Why I Won’t Sing Jana Gana Mana

Jana Gana Mana’s nationalist cartography terminates where West Bengal ends in the east. India’s nationalism can climb the Himalayas and scale Mt. Everest, but it cannot climb the hills beyond West Bengal in the east, and I am from further east beyond the eastern boundary of West Bengal.

Jana Gana Mana embraces the territory/land from Kashmir in the north to Kanyakumari in the south, and from Gujarat and Punjab in the west to West Bengal in the east.

Being a person domiciled in Manipur (currently, that is temporarily, living in Delhi, and I don’t know how long I will continue to live here; but, THANK YOU DELHI), Jana Gana Mana does not make any more patriotic sense to me than a verse from the Holy Quran, an inscription on a pre-India Mohenjodaro civilization, Tito & Tarantus’s After Dark, Leann Rimes’s Life Goes On, Britney Spear’s Toxic or Pakistan’s national anthem.

If any Jana Gana Mana chanting patriot argues that this song represents all India and what it covers is India and nothing beyond that forms part of India (e.g., Pakistan is not covered, and so it is not part of India), then they should prove that India extends beyond West Bengal to put, say, Manipur within its national boundary and for this Supreme Court order to have its force in the cinema halls in Manipur.

A national anthem should not necessarily do cartography and name all its territorial divisions, but if it does at least to identify or represent the length and breadth of the territory of the state/nation it sings the way Jana Gana Mana does, then it should not stop midway, leaving a chunck of landmass (big or small) the way Jana Gana Mana does. This means that at least in territorial terms, Jana Gana Mana, written before India’s independence and long before the annexation of princely states beyond West Bengal (Manipur’s was in 1949), is inadequate to be India’s national anthem.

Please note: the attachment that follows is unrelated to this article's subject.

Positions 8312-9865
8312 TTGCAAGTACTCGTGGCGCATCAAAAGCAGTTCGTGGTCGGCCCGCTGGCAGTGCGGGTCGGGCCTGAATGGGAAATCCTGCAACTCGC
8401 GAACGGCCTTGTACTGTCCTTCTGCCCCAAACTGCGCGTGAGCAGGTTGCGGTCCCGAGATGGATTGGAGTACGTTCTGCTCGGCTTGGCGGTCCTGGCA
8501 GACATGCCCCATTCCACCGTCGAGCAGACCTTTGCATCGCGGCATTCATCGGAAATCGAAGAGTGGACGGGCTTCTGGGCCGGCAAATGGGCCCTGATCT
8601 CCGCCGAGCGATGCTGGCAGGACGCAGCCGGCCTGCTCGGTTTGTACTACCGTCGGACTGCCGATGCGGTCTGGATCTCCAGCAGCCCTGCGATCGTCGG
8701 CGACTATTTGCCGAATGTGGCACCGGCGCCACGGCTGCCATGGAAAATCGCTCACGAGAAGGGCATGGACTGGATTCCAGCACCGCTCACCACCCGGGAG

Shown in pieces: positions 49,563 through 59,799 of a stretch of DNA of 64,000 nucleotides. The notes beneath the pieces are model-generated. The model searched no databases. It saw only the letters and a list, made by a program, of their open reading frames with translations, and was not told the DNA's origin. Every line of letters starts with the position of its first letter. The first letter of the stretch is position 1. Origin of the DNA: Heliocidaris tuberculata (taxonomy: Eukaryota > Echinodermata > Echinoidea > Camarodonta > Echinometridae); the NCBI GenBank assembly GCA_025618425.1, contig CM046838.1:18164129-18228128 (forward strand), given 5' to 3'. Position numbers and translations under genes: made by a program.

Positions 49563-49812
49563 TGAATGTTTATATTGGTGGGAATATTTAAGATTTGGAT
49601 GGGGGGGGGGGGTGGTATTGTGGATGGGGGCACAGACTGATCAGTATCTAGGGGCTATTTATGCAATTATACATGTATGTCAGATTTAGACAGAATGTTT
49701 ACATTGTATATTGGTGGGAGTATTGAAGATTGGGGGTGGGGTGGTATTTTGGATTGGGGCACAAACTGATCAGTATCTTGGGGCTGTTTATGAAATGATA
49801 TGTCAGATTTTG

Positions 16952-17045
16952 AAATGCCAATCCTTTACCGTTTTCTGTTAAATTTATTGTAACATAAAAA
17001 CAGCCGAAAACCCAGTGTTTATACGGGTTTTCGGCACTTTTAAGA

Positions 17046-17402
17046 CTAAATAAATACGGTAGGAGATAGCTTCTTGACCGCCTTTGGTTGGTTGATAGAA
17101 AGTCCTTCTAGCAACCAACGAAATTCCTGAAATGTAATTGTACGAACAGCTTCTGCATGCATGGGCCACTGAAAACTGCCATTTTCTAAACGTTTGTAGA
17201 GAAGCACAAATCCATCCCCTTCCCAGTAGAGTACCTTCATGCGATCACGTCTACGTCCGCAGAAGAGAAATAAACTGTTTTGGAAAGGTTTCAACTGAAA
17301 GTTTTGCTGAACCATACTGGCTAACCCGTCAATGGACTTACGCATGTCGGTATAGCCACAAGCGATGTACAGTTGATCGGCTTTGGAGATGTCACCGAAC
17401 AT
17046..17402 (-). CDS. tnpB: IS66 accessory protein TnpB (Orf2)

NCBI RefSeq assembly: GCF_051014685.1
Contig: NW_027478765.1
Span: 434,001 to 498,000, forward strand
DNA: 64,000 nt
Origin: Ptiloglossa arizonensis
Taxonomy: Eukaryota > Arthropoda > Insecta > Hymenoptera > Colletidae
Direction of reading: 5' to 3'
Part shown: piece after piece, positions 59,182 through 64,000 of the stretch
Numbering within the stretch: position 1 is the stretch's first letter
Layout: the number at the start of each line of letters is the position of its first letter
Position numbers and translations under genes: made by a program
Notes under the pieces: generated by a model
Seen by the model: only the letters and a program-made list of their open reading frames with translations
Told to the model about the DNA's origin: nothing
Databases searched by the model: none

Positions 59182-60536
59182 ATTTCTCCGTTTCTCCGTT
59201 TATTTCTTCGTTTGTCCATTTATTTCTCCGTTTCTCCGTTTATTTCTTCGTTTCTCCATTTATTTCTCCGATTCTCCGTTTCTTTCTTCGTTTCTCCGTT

Do I say India ignores and excludes whatever beyond West Bengal, and am I hurt by this? I have the ego of being not easily hurt. I have been a formidable argumentalist against separatist arguments in Manipur. The same reason I give to my opponents can be given as a reason for my not being shocked by the “Indian mindset” of “exclusionism”–there is no absolute, natural, universal law holding people together as political nations or separating them as ununitable naturally. So, India has no special charm for me. Separatism, by the same logic, has no special charm for me. If we agree to stay together, we stay; if how at least one party behaves is irresolvably problematic to the health of the relationship and if we cannot live together, then separation, settlement or divorce is the only option left. Manipur and India, for example. If the situation turns so bad, all wheels of the logic involved should reason and grind toward this end. So I don’t feel excluded. I have this die-hard EGO. If India’s biases national agenda in all its forms loses me and people of my type, India loses a lot, and that involves a dear price.

Most of my friends will vouch for my rationality verging on what some of them call “emotionlessness” and “heartless,” and also for my being slow at getting irritated. If I am irritated by several politically, religiously, culturally, and racially motivated changed in the country, it is crystal clear what people with less patience and tolerance than me beyond West Bengal would feel and how they would react.

In any case, why do we think a nation should necessarily have a national anthem?

The Supreme Court should see this. If the apex court fails to understand such sensitive and legally controversial issues, who else will manage it?

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